Re: Anti-spam legitimate answer wasn't accepted
by on (#174634)
This is somewhat related to the whole anti-spam thing, that I found funny: http://www.theverge.com/2014/4/16/56215 ... every-time
Re: Anti-spam legitimate answer wasn't accepted
by on (#174637)
Espozo wrote:
This is somewhat related to the whole anti-spam thing, that I found funny: http://www.theverge.com/2014/4/16/56215 ... every-time

...which is exactly why for decades I have advocated that manual human intervention be part of the approval process for account sign-ups (on anything). It's a social problem, driven by monetary focus, that cannot be solved with technology.
Re: Anti-spam legitimate answer wasn't accepted
by on (#174639)
tepples wrote:
...those edits have proven easy for anybody with rollback privileges to blow away.

How many users actually have "rollback privileges", and how are they acquired?
Re: Anti-spam legitimate answer wasn't accepted
by on (#174646)
Espozo wrote:
This is somewhat related to the whole anti-spam thing, that I found funny: [Google computer vision defeats Google's own CAPTCHA]

That's been possible for years. Even during the era when automatic confirmation based on e-mail or two talk edits wasn't possible, both NESdev Wiki and my own wiki got dozens of automatically generated FirstnameLastname sign-ups clogging the Recent Changes page because bots or sweatshops were passing ReCAPTCHA. Once I realized that was the problem, I instituted the ABUSE filter and the present Q&A system on my wiki. And what worked there has largely worked for NESdev Wiki as well.

koitsu wrote:
which is exactly why for decades I have advocated that manual human intervention be part of the approval process for account sign-ups (on anything).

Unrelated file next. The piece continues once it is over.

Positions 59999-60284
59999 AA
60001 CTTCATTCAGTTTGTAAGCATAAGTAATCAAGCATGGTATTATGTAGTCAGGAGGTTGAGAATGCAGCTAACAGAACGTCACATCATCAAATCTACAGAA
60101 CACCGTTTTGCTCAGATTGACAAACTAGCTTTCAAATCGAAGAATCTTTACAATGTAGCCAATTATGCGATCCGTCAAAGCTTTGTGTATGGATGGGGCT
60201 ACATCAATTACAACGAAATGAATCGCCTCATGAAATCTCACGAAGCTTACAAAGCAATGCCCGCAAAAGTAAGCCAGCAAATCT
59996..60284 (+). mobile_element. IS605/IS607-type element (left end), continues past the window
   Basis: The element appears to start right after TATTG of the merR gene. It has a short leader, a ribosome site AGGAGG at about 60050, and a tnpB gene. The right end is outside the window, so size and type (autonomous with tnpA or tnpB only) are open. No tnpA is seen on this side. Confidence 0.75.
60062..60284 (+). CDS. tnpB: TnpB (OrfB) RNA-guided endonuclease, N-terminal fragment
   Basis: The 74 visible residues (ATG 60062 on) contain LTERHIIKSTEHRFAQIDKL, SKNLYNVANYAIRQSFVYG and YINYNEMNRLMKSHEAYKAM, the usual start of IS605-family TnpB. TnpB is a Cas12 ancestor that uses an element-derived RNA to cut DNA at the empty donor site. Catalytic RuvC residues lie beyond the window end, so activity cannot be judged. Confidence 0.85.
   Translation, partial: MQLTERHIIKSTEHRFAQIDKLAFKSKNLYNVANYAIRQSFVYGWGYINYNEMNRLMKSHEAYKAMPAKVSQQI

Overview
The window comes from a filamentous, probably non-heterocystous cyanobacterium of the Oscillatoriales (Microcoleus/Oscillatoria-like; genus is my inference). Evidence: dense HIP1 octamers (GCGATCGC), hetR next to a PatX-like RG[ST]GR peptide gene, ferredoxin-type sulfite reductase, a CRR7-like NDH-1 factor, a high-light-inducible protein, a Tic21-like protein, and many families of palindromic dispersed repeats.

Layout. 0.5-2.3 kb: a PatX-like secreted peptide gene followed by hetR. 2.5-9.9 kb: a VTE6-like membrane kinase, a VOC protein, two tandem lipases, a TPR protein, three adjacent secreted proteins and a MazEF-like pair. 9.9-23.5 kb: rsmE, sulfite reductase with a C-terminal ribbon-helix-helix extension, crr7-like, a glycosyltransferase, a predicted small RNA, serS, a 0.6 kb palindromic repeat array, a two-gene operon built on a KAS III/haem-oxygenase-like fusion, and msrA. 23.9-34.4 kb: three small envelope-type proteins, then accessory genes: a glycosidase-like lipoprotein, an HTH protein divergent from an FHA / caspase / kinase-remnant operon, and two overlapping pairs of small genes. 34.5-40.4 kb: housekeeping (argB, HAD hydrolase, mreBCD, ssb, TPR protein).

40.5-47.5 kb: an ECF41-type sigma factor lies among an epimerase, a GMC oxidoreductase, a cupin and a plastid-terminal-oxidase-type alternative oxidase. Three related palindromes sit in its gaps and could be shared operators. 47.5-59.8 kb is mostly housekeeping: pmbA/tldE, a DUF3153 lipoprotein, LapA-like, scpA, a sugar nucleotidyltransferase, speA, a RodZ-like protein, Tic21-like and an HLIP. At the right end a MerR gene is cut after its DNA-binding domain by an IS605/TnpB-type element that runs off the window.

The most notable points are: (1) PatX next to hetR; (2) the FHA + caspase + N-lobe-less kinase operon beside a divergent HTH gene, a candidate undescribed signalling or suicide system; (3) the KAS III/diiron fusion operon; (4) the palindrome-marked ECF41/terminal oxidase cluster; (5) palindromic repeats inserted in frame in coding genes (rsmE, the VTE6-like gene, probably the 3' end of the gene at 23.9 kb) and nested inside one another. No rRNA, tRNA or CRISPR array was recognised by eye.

As with all things security, it's a tradeoff between security and convenience. It depends on the site, but sometimes reverts every week or two are more convenient for administrators than having someone standing by in all time zones 7 days a week to approve applications for new accounts. And the accounts that go on to make trouble here are more the StalkerDragon types than those who sign up and post off-topic advertisements.

rainwarrior wrote:
tepples wrote:
...those edits have proven easy for anybody with rollback privileges to blow away.

How many users actually have "rollback privileges"

Administrators and rollbackers. But rollback is a shortcut for the undo feature that anyone can do, just without the confirmation page or the ability to change the edit summary for the revert.

rainwarrior wrote:
and how are they acquired?

An administrator adds a user to the rollbackers group through the user rights interface. You can request the privilege by asking an administrator (such as myself) while mentioning your history of reverting vandalism on the wiki, such as through use of the undo feature.
Re: Anti-spam legitimate answer wasn't accepted